Luther: In Canon was commissioned by a consortium of wind bands at the collegiate, high school, and professional levels to commemorate the 500th Anniversary of the Protestant Reformation.
For concert band
Duration: 6 minutes.
piccolo, 3 flutes, 2 oboes, english horn, 2 bassoons (cross-cued where needed) Eb clarinet (opt but preferred), 3 Bb clarinets, bass clarinet soprano (cross-cued where needed), alto, tenor, baritone saxophones 4 horns, 3 Bb trumpets, 2 tenor trombones, bass trombone
euphonium (2 players), tuba harp (may use piano as substitute), double bass (cross-cued where needed) timpani + percussion (6 players) [Perc 6 cued in other parts, in case of player shortage]
Chimes, Vibes, Marimba (5-octave), Orch Bells, Xylophone Cymbals: Sus Cymb, Cymb a2, Splash Cymb TamTam, Triangle, Tambourine, Wood Block Snare Drum, Bass Drum, 2 mid-Toms
Program notes — from the composer:
When approached by Bill Perrine (lead consortium member) to compose a 2nd work in honor of the Lutheran 500th anniversary (the other being “this is most certainly true”, commissioned by another consortium led by Jim Ripley), I agreed immediately.
I knew that I had more to say about the subject, and given that the aforementioned was an introspective, somewhat tortured work, I felt I could add some uplifting nature to the celebration as well.
I will confess that he inspiration for “Luther: in Canon” comes directly from the finale of Holst’s 2nd suite for band (IV. “Fantasia on the Dargason”). Like so many others, I have always loved his compositional process of opening with the canonic figure, only to reveal the true hymn
later in the work. And so – in “Luther: in Canon“, I do the same. The process of coming up with unique sounds, colors, harmonies and rhythms to accompany the canon is both daunting and exciting, especially since there are already so many settings of Luther’s most famous hymn,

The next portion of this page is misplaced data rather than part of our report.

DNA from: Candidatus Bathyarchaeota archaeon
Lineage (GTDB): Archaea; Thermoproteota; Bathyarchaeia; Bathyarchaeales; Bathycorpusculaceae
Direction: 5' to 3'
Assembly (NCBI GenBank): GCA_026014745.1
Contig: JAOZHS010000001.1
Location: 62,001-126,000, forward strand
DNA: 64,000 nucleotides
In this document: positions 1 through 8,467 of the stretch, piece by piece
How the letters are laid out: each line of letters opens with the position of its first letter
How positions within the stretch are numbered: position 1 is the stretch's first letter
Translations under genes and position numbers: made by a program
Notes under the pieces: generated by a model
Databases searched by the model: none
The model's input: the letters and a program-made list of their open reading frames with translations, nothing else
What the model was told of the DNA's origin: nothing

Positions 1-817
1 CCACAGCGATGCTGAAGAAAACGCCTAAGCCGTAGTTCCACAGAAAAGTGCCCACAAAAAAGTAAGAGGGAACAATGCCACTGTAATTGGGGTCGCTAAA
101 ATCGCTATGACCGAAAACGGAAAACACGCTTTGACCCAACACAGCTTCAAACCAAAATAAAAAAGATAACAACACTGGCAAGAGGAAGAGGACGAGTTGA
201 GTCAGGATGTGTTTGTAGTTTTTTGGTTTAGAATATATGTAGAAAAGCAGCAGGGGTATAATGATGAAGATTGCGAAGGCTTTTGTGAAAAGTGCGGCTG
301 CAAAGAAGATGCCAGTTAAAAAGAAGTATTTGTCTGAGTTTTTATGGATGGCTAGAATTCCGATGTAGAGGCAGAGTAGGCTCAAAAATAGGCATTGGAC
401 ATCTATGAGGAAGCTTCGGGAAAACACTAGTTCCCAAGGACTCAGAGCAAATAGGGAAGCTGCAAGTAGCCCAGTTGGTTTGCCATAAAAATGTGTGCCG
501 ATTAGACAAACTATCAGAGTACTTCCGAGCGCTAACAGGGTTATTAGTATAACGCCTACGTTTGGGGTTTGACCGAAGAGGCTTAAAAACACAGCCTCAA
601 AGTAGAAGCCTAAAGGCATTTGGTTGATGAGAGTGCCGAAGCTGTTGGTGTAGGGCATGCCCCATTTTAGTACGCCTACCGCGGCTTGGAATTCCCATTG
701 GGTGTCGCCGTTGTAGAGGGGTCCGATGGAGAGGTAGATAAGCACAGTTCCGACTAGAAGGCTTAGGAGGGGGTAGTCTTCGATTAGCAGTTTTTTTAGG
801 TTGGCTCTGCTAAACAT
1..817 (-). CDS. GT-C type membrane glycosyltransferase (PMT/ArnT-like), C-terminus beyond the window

“A Mighty Fortress” (Ein feste Burg). It is the surprise textures that give me the most pleasure, as composer, and therefore, hopefully the players and audience as well.
I tried to give most everyone a shot at the canonic material. I also scored the wood block quite liberally, hoping to use it as a tool to symbolize the hammering of the 95 theses, but also, in conjunction with other percussion, to give the work a bit of a busy nature, so as to suggest that though the Lutheran practice has been around now for 500 years, there is, and always will be, work to be done.
Lastly – the title. I had decided to write the work in canon long before deciding a title. The title actually came last.
It occurred to me that the obvious pun (“Lutheran canon”) might not be so bad, given that “canon” has both liturgical and musical meanings. I hope others take it in the spirit is intended, and don’t find the word-play at all demeaning to the seriousness of the celebration of 500 years!
Jim Stephenson, June 29, 2017
I would like to extend a most heartfelt thanks to those who participated in bringing this consortium together:
Dr. William M. Perrine, Concordia University Ann Arbor, Ann Arbor MI Consortium Members
Dr. Patrick Carney, Limestone College, Gaffney SC
Dr. Rod Chesnutt, Florida Gulf Coast University, Fort Myers FL
Dr. Charles Conrad, Indiana Wind Symphony, Carmel IN
Mr. Michael Flanagin and Dr. Chris Lessly, Indiana Wesleyan University, Marion IN Mr. Adam Friedrich, Concordia Lutheran High School, Ft. Wayne IN
Mr. Nick Harding, Christ our Rock Lutheran High School, Centralia IN
Dr. Guy Holliday, California Baptist University, Riverside CA
Mr. David A. Leach, Pioneer High School, Ann Arbor MI
Mrs. Lindsay Mueller, Valley Lutheran High School, Saginaw MI
Mr. Jeff Seighman and Eddie Hirst, Walker High School, Walker LA